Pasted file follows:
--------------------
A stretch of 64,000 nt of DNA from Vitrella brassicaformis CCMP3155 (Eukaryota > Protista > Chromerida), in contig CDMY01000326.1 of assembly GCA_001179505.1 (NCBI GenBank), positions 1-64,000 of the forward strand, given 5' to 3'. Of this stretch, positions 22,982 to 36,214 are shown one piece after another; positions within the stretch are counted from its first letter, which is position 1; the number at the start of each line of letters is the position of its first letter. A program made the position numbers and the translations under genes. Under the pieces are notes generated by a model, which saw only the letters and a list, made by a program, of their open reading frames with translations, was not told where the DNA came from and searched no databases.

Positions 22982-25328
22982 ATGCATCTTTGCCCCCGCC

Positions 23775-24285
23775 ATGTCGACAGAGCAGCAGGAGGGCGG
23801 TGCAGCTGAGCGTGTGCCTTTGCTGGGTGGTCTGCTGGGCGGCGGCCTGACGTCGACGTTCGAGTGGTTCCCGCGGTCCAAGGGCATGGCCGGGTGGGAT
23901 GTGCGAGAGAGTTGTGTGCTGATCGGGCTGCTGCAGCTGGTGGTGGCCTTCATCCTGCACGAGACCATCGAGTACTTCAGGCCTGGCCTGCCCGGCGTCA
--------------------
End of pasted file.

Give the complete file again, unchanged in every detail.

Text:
A stretch of 64,000 nt of DNA from Vitrella brassicaformis CCMP3155 (Eukaryota > Protista > Chromerida), in contig CDMY01000326.1 of assembly GCA_001179505.1 (NCBI GenBank), positions 1-64,000 of the forward strand, given 5' to 3'. Of this stretch, positions 22,982 to 36,214 are shown one piece after another; positions within the stretch are counted from its first letter, which is position 1; the number at the start of each line of letters is the position of its first letter. A program made the position numbers and the translations under genes. Under the pieces are notes generated by a model, which saw only the letters and a list, made by a program, of their open reading frames with translations, was not told where the DNA came from and searched no databases.

Positions 22982-25328
22982 ATGCATCTTTGCCCCCGCC

Positions 23775-24285
23775 ATGTCGACAGAGCAGCAGGAGGGCGG
23801 TGCAGCTGAGCGTGTGCCTTTGCTGGGTGGTCTGCTGGGCGGCGGCCTGACGTCGACGTTCGAGTGGTTCCCGCGGTCCAAGGGCATGGCCGGGTGGGAT
23901 GTGCGAGAGAGTTGTGTGCTGATCGGGCTGCTGCAGCTGGTGGTGGCCTTCATCCTGCACGAGACCATCGAGTACTTCAGGCCTGGCCTGCCCGGCGTCA